Jess Franco was a remarkable man. In purely numeric terms, his contribution to world cinema has few precedents. Add to that, he wrote or co-wrote most of his films and appeared in many of them. He scored some of them, occasionally even operated the camera. Jess Franco was as close to a one-man production company as it was possible to be in the analogue era, yet most casual film fans will be totally unfamiliar with his name. Indeed, most cinephiles will be totally unfamiliar with his name.

For a man who directed in the region of 180 films – that’s not a typo – Franco remains a rather marginal figure. The pseudonyms probably don’t help – Jess Frank, Clifford Brown, David Khune and more – but neither do the films. While many of them achieved box office success in various parts of the world, they are not the sort of films likely to appear on a critic’s end of year list, and they are certainly not the sort of films to be short-listed for awards. Franco operated at the margins, shooting genre films quickly and cheaply, seemingly deliberately.

Even among fans of cult, genre or psychotronic cinema – arguably his ‘natural’ audience – Franco remains a divisive figure. His work is frequently derided as boring, careless and exploitative, and to varying degrees, it’s all of those things. Yet he has many ardent, very vocal admirers. He is the subject of numerous critical appreciations and even academic studies. In 2008 he was afforded a retrospective at Paris’ prestigious Cinematheque Francaise. It all begs the question, why?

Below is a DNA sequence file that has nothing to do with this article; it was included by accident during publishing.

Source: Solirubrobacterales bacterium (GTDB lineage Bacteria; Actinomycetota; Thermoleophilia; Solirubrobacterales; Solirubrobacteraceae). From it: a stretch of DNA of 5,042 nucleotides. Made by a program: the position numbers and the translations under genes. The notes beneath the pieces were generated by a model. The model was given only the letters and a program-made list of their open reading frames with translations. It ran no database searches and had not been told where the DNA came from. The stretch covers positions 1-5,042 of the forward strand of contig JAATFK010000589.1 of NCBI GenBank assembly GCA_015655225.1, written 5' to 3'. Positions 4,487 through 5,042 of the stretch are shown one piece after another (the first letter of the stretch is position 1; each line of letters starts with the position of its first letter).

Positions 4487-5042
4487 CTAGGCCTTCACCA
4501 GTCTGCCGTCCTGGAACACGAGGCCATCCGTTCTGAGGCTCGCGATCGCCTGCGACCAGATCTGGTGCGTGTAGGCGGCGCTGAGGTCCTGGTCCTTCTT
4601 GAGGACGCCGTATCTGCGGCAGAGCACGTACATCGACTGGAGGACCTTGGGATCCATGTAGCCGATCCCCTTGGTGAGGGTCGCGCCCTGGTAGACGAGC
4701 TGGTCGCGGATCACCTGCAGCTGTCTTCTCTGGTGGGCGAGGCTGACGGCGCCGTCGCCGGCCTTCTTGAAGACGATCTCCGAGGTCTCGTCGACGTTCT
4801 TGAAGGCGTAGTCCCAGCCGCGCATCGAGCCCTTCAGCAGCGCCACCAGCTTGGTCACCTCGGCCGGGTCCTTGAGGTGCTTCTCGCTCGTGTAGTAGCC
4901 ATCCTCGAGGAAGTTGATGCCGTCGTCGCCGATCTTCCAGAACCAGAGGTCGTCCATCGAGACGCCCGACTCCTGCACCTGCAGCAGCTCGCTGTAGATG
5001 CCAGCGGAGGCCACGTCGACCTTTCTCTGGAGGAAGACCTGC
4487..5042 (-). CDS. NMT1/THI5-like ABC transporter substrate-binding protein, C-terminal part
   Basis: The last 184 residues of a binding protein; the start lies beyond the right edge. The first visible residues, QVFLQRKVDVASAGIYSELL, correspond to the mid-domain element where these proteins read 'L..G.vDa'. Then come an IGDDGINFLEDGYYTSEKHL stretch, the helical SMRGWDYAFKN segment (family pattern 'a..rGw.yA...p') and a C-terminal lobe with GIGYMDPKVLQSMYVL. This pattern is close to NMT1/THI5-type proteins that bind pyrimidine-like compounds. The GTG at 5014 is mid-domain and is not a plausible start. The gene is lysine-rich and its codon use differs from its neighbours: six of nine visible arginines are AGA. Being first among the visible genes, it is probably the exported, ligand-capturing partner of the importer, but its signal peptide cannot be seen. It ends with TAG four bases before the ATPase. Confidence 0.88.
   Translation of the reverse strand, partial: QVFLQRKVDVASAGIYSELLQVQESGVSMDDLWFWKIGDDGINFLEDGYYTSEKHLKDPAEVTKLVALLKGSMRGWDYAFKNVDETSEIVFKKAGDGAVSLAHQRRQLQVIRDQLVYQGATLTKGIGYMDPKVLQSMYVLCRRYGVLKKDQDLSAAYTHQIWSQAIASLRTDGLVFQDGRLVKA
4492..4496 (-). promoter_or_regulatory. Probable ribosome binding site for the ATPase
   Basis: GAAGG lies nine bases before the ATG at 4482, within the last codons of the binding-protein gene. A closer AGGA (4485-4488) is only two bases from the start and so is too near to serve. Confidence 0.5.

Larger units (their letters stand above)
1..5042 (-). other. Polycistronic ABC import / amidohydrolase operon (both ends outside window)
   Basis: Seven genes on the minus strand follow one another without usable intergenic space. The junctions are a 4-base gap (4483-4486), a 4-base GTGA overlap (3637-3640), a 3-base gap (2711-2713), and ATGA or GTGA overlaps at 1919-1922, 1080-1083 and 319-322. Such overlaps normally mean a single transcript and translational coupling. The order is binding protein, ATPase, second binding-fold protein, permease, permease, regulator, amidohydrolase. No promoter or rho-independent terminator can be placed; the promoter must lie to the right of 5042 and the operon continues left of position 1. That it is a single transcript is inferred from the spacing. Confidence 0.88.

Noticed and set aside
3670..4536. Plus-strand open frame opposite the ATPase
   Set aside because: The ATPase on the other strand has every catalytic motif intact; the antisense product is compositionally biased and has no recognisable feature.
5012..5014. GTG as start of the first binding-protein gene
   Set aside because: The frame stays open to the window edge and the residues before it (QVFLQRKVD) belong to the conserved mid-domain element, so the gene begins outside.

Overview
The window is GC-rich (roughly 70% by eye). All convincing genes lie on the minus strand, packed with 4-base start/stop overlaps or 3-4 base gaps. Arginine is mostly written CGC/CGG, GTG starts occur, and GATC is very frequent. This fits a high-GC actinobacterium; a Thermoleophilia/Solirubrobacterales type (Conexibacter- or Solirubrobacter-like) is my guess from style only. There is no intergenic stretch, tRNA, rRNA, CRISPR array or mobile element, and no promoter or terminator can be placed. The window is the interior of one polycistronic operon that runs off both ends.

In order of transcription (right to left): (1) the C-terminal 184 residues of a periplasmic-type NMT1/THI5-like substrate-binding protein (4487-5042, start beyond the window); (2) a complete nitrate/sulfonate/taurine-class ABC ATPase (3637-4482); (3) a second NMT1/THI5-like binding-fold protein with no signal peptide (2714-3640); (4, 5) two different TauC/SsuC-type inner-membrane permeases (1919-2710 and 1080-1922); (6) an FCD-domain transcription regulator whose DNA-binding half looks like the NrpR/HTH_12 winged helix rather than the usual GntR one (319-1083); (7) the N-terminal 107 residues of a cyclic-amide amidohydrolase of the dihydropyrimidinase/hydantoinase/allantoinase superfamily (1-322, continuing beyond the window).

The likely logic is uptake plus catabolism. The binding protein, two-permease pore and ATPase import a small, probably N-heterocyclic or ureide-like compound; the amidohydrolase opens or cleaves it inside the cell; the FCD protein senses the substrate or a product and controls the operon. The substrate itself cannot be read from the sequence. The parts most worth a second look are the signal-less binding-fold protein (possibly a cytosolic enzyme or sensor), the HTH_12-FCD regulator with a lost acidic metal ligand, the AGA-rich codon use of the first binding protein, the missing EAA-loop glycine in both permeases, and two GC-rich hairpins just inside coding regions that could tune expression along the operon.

For me, part of the explanation lays in the idiosyncrasy of the work, the sheer audacity of it. Franco’s cinema is the cinema of diabolical doctors and wicked wardens, of bloody judges and perverse countesses, of female vampires who fellate their victims to death. Good luck finding that at your local multiplex.

There is a danger of over-emphasising the sex and violence though. Actually Franco directed musicals, comedies and spy films, adventure movies, costume dramas and sci-fi . . . in addition to the zombies, the cannibals, the women in prison. The outre themes and shocking images are absolutely part of the appeal, but more as an expression of the director’s unique sensibility than anything else.


So what is that sensibility, where are the fingerprints to be found? I think the first point to make is that the writer / director was also a musician, and in particular an aficionado of jazz. His films are thus loaded with musical numbers, with characters who play in bands and listen to records, with scenes shot in nightclubs and bars. Many of them are also blessed with fantastic scores – try to imagine Venus in Furs, Vampyros Lesbos or Female Vampire without the music – which is not to suggest he wrote them but which reflects the importance he attributed to them.

Another key characteristic is the tendency to revisit and rework certain scenarios and themes, which is why we have so many Orloff films, so many women in prison films, so many films inspired by the writings of the Marquis De Sade. The same characters also appear again and again, or perhaps more accurately, the same names are used again and again. Even the same actors appear with striking regularity, suggesting a unity, a universe, rightly or wrongly.

Whether this was a matter of art or expediency is not entirely clear.  Franco worked at a furious pace throughout much of his career, often shooting films back to back or even simultaneously. As such, working with templates and archetypes, with familiar faces in front of and behind the camera, makes a lot of sense. It may be the key to his incredible productivity.